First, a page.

On March 6, 2020, Prime Minister Sanna Marin of Finland will speak at the World Leaders Forum at Columbia University. Her talk, which will focus on climate change, gender equality and social welfare, will include a question and answer session with students in the audience. Marin will be introduced by by Alexander N. Halliday, director of The Earth Institute, and the discussion will be moderated by Karenna Gore, director of the Center for Earth Ethics. Registration is currently open for this event.
Marin was sworn into office in December 2019 and is the youngest head of government in her country’s history. She leads a coalition and cabinet dominated by women. She is visiting New York to attend the United Nation’s observance of International Women’s Day.
Columbia News reached out to Marin ahead of her visit with a series of questions. Here is what she had to say.
Why did you want to come speak at Columbia University during this visit to New York and the United Nations?
Climate change is perhaps the most pressing issue facing us globally. Students and the younger generations will have to tackle this challenge and take the lead. I wanted to have the opportunity to interact with students, to tell them about how we in Finland intend to address the climate crisis, but first and foremost to listen to the concerns and views of the students.
What do you want students to take away from your talk at Columbia? What do you hope to instill in this audience?
The Finnish and the Nordic model in general is based on a holistic view of sustainability—environmental, social and economic sustainability all together. I hope to convey that we must address all these issues at once and not separately. I would also say that it is important that we recognize the gravity of the climate crisis without letting us be defeated by the enormity of the challenge. I firmly believe we have the policy and technological tools we need to take decisive climate action.
Tell us about your goals for Finland under your government and the ways that Columbia and institutions like it can help further them.
Our government program is based on the three dimensions of sustainability: social, economic and environmental. In many ways, this is how Finland has always looked at what defines prosperity and progress. The government will work to ensure that Finland is climate neutral by 2035. We will do this by accelerating emissions reduction measures and strengthening carbon sinks. The European Green Deal approved last year provides a roadmap for all of European Union member states on how to build an environmentally sustainable future.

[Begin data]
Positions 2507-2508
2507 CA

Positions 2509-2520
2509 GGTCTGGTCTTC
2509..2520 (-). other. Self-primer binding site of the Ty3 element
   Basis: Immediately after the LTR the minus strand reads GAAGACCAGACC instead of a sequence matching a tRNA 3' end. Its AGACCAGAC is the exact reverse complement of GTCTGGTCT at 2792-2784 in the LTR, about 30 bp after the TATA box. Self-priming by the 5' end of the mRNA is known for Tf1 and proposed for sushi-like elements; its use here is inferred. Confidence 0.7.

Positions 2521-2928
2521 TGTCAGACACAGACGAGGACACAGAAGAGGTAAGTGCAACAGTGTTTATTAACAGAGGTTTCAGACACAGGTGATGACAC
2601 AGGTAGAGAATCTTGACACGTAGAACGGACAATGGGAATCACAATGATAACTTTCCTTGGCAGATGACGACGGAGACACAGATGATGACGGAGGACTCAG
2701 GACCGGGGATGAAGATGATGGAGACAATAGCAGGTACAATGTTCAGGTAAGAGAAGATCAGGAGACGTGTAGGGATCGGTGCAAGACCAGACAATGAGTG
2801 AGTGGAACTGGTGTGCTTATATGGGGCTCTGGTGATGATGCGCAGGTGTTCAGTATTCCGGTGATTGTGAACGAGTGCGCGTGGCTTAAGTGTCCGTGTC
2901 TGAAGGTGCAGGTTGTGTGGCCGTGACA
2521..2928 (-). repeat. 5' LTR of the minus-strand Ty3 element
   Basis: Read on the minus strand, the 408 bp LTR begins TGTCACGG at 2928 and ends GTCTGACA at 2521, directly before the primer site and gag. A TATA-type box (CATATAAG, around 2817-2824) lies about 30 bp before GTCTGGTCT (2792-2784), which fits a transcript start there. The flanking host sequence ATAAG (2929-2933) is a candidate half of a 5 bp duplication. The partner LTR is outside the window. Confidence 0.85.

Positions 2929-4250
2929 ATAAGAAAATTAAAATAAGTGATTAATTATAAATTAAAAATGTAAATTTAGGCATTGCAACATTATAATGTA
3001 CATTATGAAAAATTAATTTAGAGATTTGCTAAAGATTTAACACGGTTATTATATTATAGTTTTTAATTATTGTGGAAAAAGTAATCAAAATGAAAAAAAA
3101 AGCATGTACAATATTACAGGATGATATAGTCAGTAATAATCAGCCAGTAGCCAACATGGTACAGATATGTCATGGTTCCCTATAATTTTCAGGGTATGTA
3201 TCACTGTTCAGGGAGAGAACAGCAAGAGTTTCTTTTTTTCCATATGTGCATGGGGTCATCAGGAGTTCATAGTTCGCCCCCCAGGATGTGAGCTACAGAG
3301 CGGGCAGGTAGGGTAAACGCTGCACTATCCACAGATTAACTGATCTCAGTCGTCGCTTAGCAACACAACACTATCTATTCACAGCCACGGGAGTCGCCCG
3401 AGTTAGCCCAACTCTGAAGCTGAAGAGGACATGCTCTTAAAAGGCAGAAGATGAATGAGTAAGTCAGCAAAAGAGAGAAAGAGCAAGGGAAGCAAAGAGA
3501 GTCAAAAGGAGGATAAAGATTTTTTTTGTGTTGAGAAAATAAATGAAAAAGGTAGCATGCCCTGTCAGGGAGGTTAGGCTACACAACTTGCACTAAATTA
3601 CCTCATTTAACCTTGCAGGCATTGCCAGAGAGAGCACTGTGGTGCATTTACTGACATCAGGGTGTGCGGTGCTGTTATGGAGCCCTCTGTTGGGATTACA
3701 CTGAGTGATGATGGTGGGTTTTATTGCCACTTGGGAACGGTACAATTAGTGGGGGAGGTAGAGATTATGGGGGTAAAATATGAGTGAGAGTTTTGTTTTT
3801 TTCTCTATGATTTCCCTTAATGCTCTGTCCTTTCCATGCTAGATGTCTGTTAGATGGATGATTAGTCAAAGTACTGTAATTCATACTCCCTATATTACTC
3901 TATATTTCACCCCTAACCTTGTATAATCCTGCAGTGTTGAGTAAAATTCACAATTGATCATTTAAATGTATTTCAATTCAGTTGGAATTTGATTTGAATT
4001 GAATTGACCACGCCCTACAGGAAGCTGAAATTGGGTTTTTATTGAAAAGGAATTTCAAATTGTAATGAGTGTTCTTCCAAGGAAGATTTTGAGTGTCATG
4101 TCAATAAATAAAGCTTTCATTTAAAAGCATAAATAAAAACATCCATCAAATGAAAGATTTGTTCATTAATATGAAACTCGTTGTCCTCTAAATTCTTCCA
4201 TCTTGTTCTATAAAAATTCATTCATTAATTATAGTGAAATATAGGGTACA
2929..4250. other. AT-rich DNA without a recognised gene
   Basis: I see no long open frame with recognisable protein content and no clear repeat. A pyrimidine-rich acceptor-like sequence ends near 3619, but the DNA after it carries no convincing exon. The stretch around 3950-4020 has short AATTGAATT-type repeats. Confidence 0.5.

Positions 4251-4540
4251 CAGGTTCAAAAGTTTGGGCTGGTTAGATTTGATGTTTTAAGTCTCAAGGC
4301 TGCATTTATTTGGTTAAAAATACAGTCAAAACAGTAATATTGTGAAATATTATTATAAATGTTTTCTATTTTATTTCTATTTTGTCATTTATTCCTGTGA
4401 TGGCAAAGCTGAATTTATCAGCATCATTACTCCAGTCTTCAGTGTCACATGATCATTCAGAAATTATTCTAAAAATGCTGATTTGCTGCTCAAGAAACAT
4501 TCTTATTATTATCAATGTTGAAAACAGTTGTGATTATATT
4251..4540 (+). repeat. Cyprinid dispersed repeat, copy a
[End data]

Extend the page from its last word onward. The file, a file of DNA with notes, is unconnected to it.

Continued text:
Universities and research institutions are key actors in delivering this change toward a sustainable society. All decisions should be based on scientific evidence and knowledge.
Have you read President Lee C. Bollinger’s recent letter announcing the formation of a climate change school and other climate-related institutional developments? What are your thoughts?
I did have the chance to read the letter and would like to congratulate the university on taking such an ambitious approach to reach carbon neutrality by 2050. It is very exciting to hear about Columbia’s plans to develop a climate school and I hope that some of the Finnish universities leading on climate and sustainability research will collaborate with the new school.
What do women, in particular, bring to the table in the fight to combat climate change?
Half of the population! Overall, we need a more diverse and more representative decision-making system. We know that women and girls have a huge impact on how our efforts to tackle climate change are being implemented. At the same time, women are not equally represented in decision-making in different levels.
You became interested in politics while at university. What advice do you have for Columbia students who might want to go into politics?
I got in to politics because I felt that the older generation didn’t do enough to solve the critical issues of our future, such as climate change and inequality in society. I wanted to do my own share to make the world a better place for everyone. We cannot just sit back and expect someone else to act. There is no one else, there is just us. We all have to fight each and every day for equality and a more sustainable future.
This post was originally published by Columbia News.